The way they’ll be used will come out of a collaboration with whomever I’m working and playing with at the time — and the material we’re performing. Whatever we choose to do, the hope and intention behind using any of those elements would be to allow the song to remain the center of what’s going on in the room.

If you’re in the NYC area, The Lost Shores will be playing at Pete’s Candy Store on November 22nd and 29th at 9:00 p.m. and at Pianos on the Lower East Side on January 2, 2012 at 8:00 p.m.

Check out the and follow them on Twitter or Vimeo. - YAM Magazine

"The Lost Shores"

Cozy Billyburg haunt Pete's Candy Store presents Richard Aufrichtig's mellifluous, woozy Lost Shores project, playing a monthlong Sunday residency in November. The series is titled Autumnal Festival: A Circus Celebration! and features special folksy guests - Time Out New York

"The Lost Shores' August Residency At Pete's Candy Store"

Fitting snuggly within a loosely defined set of epic-minded solo troubadours is the solo project of Richard Aufrichtig, The Lost Shores. Constructing narratives from very personal material, tracks like 'Blue Skies in the Afternoon' and my fave 'I'll Surround You' from his full-length 'Green Leaves,' attach lush but simple folk arrangements under his heartbreaking tenor. A reluctant protagonist, you know Richard's never going to get everything he wants, but you'll find yourself rooting for him anyway.

See him on Sundays when he plays at his residency at Pete's Candy Store this month. - Mike Levine (@Goldnug - The Deli Magazine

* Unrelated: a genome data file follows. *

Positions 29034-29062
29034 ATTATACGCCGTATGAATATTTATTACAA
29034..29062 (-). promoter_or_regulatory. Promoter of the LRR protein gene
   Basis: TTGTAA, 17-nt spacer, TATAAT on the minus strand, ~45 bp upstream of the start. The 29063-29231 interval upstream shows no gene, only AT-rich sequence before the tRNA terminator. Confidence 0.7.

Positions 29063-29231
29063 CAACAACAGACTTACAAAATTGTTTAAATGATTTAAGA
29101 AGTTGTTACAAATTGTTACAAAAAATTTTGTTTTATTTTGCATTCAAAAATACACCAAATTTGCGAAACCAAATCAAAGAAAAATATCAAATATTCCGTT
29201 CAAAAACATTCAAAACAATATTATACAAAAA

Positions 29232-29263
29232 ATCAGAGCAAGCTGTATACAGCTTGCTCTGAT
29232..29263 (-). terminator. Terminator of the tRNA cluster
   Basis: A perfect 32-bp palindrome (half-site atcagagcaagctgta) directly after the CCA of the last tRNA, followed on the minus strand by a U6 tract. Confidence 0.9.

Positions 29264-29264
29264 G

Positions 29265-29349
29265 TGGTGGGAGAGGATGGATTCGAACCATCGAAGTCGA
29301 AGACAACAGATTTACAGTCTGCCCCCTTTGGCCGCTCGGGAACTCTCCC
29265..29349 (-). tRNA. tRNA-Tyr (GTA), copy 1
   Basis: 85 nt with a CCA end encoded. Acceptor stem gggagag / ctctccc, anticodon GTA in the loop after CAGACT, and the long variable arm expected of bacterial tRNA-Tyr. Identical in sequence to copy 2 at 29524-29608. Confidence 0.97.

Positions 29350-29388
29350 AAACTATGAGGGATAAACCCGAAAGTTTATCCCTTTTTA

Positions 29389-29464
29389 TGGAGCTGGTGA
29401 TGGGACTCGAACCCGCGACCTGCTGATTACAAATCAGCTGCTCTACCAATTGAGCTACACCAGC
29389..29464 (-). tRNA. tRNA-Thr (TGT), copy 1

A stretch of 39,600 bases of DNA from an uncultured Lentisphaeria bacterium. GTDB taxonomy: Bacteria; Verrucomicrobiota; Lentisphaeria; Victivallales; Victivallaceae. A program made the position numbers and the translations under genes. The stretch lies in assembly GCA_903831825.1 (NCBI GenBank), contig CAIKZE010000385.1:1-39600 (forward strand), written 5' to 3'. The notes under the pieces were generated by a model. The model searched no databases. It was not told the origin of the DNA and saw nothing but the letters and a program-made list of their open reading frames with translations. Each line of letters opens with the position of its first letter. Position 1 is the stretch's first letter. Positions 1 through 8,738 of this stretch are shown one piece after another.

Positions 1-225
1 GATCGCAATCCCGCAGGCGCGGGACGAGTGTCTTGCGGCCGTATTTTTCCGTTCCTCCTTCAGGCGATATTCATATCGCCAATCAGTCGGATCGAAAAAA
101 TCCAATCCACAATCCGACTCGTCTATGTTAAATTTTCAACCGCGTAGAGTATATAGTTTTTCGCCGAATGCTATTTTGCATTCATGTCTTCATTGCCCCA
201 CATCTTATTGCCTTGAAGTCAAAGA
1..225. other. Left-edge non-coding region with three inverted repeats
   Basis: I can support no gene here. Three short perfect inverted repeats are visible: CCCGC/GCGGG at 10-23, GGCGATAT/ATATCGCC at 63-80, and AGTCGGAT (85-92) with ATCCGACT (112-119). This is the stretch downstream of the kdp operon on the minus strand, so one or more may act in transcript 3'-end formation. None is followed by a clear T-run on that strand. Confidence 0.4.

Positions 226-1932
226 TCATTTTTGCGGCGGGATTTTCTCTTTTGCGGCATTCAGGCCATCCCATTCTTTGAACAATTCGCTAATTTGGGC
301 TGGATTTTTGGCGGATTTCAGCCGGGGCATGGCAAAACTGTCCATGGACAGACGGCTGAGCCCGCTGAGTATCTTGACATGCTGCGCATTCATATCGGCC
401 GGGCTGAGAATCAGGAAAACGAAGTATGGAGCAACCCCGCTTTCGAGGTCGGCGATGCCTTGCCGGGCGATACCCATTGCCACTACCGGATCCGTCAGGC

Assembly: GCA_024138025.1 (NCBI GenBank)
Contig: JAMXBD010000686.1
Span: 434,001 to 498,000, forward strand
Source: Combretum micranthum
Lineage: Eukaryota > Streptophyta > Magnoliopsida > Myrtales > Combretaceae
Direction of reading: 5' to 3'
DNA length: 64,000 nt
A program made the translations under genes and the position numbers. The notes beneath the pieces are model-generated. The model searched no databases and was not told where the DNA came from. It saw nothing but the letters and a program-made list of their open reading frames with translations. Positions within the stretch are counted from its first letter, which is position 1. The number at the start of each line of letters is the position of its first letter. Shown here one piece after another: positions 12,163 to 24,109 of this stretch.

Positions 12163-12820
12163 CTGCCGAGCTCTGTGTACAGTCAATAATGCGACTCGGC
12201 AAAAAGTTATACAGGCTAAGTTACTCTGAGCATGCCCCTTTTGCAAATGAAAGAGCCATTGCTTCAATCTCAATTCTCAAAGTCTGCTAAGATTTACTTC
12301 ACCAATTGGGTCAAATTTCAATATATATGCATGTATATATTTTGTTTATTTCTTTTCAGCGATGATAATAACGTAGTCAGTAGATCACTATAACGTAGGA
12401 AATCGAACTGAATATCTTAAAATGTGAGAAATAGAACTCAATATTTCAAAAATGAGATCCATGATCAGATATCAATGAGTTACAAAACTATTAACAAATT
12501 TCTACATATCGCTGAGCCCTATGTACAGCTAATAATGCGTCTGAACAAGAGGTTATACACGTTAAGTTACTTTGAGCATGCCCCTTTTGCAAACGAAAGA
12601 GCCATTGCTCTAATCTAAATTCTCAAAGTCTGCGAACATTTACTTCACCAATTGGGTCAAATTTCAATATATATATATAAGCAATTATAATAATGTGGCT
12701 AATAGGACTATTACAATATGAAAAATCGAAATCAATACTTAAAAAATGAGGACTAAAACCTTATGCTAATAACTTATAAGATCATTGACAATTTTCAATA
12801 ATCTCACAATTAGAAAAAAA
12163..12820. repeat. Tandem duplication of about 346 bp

Postcards From The Lost Shores LP (2009)
Postcards From The Great Plains LP (2009)
The King Of Manhattan EP (2010)
Little Island EP (2011)
Green Leaves LP (2011)
Music For Highways and Bedrooms LP (2013)



The Lost Shores is a musical project surrounding the prolific songwriting of Richard Aufrichtig. The project began in the summer of 2009 as a non-existent/invisible 12- piece band, as part of a residency with a theater company in South-Eastern Nebraska. It has morphed through many live incarnations since. Having drawn influence from, amongst other things, world-traveling, the passing of the seasons, the cycles of the moon, 18th, 19th, and 20th century poetry, experimental theater, traditional music, European philharmonic halls, postcards, psychomagic, the reading of tarot cards, cosmic consciousness and most recently the electric guitar – The Lost Shores’ live show continues to flow and change. It ceremonially always centers around creating an atmosphere where the song can remain the center of the room. They have performed nationally and internationally in a variety of venues and spaces. Some highlights include: PS 122, The Players Club, The Sidewalk Cafe, Pianos, Arlene’s Grocery, Cather & Company Books, Laika, The Henry Miller Library and two residencies at Pete’s Candy Store. The group most recently organized their first Annual Autumnal Music Festival in Brooklyn at Pete’s Candy Store, a three night run of music, performance art and shared space.

As a recording project, The Lost Shores are nearing the end of the process of recording their fourth full-length record (the 21st in Aufrichtig’s extensive discography), Music For Highways and Bedrooms, which they are planning to release in early 2013 as a non-linear 2 record box, including a selection of accompanying poetry, photographs and objects.